Do you think integrity, responsibility, forgiveness, and compassion have a moral nature?

Answer these queastions according to this article …
here is the queastions
1/Did the results from Kiel’s study surprise you? Do you think
conversations of character have a place in the workforce?
2/Do you think integrity, responsibility, forgiveness, and
compassion have a moral nature?
3/How do you define the difference between morality and
4/Charles Sorenson suggested that pursuit of excellence and
courage should be added to the above four principles… do you think
there is anything else?
Article >> Measuring the Return on
When we hear about unethical executives whose careers and
companies have gone down in flames, it’s sadly unsurprising. Hubris
and greed have a way of catching up with people, who then lose the
power and wealth they’ve so fervently pursued. But is the opposite
also true? Do highly principled leaders and their organizations
perform especially well?
They do, according to a new study by KRW International, a
Minneapolis-based leadership consultancy. The researchers found
that CEOs whose employees gave them high marks for character had an
average return on assets of 9.35{0e601fc7fe3603dc36f9ca2f49ef4cd268b5950ef1bbcf1f795cc00e94cdd119} over a two-year period. That’s
nearly five times as much as what those with low character ratings
had; their ROA averaged only 1.93{0e601fc7fe3603dc36f9ca2f49ef4cd268b5950ef1bbcf1f795cc00e94cdd119}.
Character is a subjective trait that might seem to defy
quantification. To measure it, KRW cofounder Fred Kiel and his
colleagues began by sifting through the anthropologist Donald
Brown’s classic inventory of about 500 behaviors and
characteristics that are recognized and displayed in all human
societies. Drawing on that list, they identified four moral
principles—integrity, responsibility, forgiveness, and
compassion—as universal. Then they sent anonymous surveys to
employees at 84 U.S. companies and nonprofits, asking, among other
things, how consistently their CEOs and management teams embodied
the four principles. They also interviewed many of the executives
and analyzed the organizations’ financial results. When financial
data was unavailable, leaders’ results were excluded.
At one end of the spectrum are the 10 executives Kiel calls
“virtuoso CEOs”—those whose employees gave them and their
management teams high ratings on all four principles. People
reported that these leaders frequently engaged in behaviors that
reveal strong character—for instance, standing up for what’s right,
expressing concern for the common good, letting go of mistakes
(their own and others’), and showing empathy. Examples include Dale
Larson, who took over his family’s storm door business decades ago
after his father died of cancer, growing it from about 30 employees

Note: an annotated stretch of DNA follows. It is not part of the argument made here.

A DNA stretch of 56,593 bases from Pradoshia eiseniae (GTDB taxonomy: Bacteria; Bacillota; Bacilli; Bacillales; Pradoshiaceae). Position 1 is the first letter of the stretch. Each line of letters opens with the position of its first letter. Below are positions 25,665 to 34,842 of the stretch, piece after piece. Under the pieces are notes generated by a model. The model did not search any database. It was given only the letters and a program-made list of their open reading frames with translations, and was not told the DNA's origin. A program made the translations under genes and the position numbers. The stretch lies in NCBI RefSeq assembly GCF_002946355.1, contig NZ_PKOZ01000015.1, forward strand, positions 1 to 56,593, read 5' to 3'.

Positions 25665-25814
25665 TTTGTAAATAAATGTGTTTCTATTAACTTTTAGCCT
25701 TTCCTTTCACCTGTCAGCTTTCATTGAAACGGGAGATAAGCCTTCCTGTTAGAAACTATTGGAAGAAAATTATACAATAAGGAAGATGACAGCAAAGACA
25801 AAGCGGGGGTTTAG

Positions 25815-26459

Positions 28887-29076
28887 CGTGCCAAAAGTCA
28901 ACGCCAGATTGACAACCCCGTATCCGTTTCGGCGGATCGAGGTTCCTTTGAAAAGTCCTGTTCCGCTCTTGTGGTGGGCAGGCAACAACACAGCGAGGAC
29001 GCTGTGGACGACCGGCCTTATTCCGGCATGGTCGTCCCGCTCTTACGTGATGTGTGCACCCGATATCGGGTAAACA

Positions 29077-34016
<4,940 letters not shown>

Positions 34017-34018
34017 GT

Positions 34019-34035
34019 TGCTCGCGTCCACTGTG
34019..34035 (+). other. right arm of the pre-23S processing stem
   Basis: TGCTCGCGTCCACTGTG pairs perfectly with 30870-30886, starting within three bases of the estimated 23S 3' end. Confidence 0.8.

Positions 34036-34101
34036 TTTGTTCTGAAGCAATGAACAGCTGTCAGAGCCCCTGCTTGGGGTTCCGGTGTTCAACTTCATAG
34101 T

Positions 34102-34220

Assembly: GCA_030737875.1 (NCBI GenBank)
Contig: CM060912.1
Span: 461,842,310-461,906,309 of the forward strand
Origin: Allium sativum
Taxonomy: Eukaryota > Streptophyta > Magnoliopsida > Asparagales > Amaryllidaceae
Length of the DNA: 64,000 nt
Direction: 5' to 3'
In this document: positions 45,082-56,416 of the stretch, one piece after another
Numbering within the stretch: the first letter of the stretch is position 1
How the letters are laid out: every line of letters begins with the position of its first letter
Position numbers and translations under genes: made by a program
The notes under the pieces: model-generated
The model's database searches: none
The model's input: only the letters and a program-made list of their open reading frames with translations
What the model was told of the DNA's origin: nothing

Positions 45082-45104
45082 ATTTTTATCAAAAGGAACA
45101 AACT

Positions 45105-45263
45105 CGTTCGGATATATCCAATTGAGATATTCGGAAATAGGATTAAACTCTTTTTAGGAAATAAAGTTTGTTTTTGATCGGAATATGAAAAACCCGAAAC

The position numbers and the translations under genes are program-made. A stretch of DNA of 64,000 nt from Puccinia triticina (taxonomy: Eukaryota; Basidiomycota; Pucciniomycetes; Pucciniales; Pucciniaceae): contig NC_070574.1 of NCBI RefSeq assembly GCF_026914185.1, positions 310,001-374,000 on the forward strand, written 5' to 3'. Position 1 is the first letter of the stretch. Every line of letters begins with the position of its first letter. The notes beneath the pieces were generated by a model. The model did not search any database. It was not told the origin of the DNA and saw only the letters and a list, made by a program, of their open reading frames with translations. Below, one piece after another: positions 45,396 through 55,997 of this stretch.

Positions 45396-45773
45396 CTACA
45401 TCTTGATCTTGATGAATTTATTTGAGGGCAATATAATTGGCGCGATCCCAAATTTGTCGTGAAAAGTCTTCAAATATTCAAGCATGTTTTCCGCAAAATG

to more than 1,500 and gaining a market share of 55{0e601fc7fe3603dc36f9ca2f49ef4cd268b5950ef1bbcf1f795cc00e94cdd119}; Sally Jewell,
a former CEO of REI, America’s largest outdoor retailer; and
Charles Sorenson, a surgeon who moved into management at
Intermountain Healthcare when the company began to grow and
eventually took on the top job.
“I’m Suspicious If a Report Card Is Too
Charles Sorenson, the president and CEO of Intermountain
Healthcare, was one of the highest-scoring leaders in KRW’s study
on character. He spoke with HBR about what he learned from the
results. Edited excerpts follow:
Do you think KRW measured the right
principles—integrity, responsibility, forgiveness, and
There are two I might add. One is the pursuit of excellence.
That’s partly included in the definition of responsibility—the
desire to leave the world a better place. It’s especially important
in health care. The other is the courage to do the right thing even
when it’s difficult or painful. To make changes in a field as
deeply entrenched as health care, you need to stick your neck
How have you incorporated the feedback?
We’ve made some changes in leadership—put in people who model
these values. In medicine and surgery, most of us just remember the
last five episodes of patient care and extrapolate incorrectly from
them. So it’s wonderful to have an objective measure of culture and
What struck you most about the responses?
We had some room for improvement—but that’s OK. I’m suspicious
if a report card is too good. One person wrote that it doesn’t
always feel safe to disagree with management. We’ve made progress
there, so I was a little disappointed. There was also a comment
about conservative attitudes toward women. That’s an oucher for me.
We have a lot of terrific women in senior positions.
At the other end of the spectrum, the 10 lowest scorers—Kiel
calls them “self-focused CEOs”—were often described as warping the
truth for personal gain and caring mostly about themselves and
their own financial security, no matter the cost to others. This
group includes the CEO of a public high-tech manufacturing firm,
the CEO of a global NGO, and an entrepreneur who heads a
professional services firm. (All study participants were guaranteed
anonymity from the beginning. Only a third later gave permission to
use their names.) Employees said that the self-focused CEOs told
the truth “slightly more than half the time,” couldn’t be trusted
to keep promises, often passed off blame to others, frequently
punished well-intentioned people for making mistakes, and were
especially bad at caring for people.

0 replies

Leave a Reply

Want to join the discussion?
Feel free to contribute!

Leave a Reply

Your email address will not be published. Required fields are marked *